Now that Liverpool have selected and named their new manager, it appears Sunderland are finally ready to move forward with their own managerial search. (That’s clearly a joke, because it implies Liverpool and Sunderland ever duke it out for the same managerial candidate.)
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Anyway, the Black Cats will have to hire someone to replace the recently-departed Dick Advocaat at some point. We all knew that, despite the fact he’s probably earned a shot at that level, Bob Bradley was never really going to be considered for the job. With that in mind, if you’re not going to endear yourself to the entire United States of America with this hire, you might as well go for the best unemployed manager who’ll actually consider your approach.
That’s what Sunderland chairman Ellis Short appears to have done, as it was reported Thursday that despite an initial reluctance from Sam Allardyce — let’s be honest, he actually was holding out hope for the Liverpool job — the 60-year-old most recently in charge of West Ham United was willing and ready to enter into negotiations with the northeastern club.
One of the major sticking points during Sunderland’s courting of Allardyce is expected to be his demand for autonomy in the transfer market as well as a sizable transfer budget to sign his own players during the January window.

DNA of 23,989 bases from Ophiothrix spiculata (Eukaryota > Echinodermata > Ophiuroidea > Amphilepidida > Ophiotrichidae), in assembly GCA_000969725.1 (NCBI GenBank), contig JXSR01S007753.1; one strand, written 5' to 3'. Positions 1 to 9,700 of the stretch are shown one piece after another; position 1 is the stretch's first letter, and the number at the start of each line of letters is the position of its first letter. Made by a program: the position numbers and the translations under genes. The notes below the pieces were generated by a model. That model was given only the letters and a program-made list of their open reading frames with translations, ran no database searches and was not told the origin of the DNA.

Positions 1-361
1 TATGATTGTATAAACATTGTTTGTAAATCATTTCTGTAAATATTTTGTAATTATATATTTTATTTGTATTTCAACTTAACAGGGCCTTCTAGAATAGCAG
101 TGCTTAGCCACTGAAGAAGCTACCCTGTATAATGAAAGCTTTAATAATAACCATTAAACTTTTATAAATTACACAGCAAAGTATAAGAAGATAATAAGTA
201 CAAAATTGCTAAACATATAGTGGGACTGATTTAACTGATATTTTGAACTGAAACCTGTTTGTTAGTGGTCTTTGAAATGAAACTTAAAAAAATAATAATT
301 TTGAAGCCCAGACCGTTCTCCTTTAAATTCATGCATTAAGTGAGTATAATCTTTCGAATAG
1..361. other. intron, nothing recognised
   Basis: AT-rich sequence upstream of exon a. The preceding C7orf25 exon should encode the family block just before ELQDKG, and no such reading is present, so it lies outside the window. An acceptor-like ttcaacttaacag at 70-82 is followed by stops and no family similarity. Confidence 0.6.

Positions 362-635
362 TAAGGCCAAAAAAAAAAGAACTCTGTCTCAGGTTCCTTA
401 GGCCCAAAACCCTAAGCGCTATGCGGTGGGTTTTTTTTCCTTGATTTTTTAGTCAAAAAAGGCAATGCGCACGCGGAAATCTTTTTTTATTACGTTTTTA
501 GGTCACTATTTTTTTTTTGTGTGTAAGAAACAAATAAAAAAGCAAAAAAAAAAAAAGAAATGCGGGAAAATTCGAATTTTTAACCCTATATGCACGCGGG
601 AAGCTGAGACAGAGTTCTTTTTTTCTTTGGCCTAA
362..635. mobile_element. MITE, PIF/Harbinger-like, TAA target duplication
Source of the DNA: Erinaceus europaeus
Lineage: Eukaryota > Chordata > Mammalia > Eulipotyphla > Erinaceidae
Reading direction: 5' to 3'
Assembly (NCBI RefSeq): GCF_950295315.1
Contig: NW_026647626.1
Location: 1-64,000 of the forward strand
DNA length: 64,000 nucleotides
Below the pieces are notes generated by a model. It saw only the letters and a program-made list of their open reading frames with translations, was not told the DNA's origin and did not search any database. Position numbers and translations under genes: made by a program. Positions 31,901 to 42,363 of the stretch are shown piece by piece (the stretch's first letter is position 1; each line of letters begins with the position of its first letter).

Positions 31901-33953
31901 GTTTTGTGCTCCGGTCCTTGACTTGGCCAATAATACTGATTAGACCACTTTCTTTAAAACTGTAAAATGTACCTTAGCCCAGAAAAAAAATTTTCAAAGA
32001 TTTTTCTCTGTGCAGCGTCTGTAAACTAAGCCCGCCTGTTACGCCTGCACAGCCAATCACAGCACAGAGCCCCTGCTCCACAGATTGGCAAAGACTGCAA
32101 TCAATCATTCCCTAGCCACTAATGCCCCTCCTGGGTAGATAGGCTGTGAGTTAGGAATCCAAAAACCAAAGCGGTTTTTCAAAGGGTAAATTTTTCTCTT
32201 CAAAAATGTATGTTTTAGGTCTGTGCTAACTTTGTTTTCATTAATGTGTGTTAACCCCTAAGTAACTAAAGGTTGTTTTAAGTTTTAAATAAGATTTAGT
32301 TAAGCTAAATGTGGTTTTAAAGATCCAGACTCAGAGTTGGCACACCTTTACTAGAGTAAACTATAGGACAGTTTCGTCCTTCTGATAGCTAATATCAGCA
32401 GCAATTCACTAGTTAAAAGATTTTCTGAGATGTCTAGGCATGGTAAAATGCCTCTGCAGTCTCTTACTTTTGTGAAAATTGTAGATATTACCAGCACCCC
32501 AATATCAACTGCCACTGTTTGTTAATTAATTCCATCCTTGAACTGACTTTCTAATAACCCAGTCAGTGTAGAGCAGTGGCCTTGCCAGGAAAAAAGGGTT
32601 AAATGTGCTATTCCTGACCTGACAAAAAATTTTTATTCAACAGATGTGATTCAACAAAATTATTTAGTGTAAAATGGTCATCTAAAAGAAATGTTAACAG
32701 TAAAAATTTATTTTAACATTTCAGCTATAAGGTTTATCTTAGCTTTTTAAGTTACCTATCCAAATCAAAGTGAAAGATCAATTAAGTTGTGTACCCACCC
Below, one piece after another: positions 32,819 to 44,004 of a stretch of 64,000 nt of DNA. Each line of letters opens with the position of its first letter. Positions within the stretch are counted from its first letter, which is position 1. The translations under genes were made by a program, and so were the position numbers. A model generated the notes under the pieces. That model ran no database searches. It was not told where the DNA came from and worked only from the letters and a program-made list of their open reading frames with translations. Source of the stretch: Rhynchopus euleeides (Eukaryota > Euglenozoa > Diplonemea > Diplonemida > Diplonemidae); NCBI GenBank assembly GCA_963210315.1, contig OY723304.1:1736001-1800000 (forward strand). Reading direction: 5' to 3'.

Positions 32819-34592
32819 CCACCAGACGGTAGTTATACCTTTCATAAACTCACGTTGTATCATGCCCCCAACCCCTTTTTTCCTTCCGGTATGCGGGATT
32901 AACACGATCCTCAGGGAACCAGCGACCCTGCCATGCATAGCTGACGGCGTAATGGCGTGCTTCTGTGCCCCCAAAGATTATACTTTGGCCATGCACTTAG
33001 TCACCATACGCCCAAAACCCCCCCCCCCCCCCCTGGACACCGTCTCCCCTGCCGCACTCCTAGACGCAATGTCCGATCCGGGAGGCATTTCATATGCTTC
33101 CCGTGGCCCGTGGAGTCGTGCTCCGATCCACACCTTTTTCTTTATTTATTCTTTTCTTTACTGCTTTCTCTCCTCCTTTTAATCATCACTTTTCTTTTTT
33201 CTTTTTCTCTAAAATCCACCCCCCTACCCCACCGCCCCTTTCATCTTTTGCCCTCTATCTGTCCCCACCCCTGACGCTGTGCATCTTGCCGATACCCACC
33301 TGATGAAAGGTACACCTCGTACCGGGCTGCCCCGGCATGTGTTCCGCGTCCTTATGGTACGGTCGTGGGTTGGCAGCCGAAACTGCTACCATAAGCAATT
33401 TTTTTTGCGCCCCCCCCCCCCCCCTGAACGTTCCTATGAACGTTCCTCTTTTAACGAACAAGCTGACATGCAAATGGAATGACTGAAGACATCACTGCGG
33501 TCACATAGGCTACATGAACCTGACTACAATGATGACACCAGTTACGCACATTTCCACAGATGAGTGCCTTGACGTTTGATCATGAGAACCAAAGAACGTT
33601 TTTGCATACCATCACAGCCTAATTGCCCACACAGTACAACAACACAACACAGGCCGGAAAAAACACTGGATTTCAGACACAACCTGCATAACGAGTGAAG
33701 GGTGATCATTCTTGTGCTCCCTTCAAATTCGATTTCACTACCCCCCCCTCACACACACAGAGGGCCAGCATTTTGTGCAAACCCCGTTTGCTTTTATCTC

[ MORE: Advocaat: Sunderland squad too thin, chairman to blame ]
Allardyce seems like the no. 1 guy you’d like to bring in to steady a capsized ship — cough Sunderland cough — in any situation. Not only does he have a successful track record in the Premier League, but he’s the kind of no-nonsense leader a club like Sunderland so desperately needs as they find themselves in yet another relegation battle just eight games into the new season.
Short hopes to have Allardyce signed, sealed and delivered when the Premier League returns to action next weekend. In that event, Allardyce’s first game in charge of Sunderland would be a trip to West Bromwich Albion. His first home fixture? Home to Tyne-Wear derby rivals Newcastle United, a club whose boisterous fanbase still holds a great deal of disdain for Big Sam. Sometimes the football gods really are looking out for us.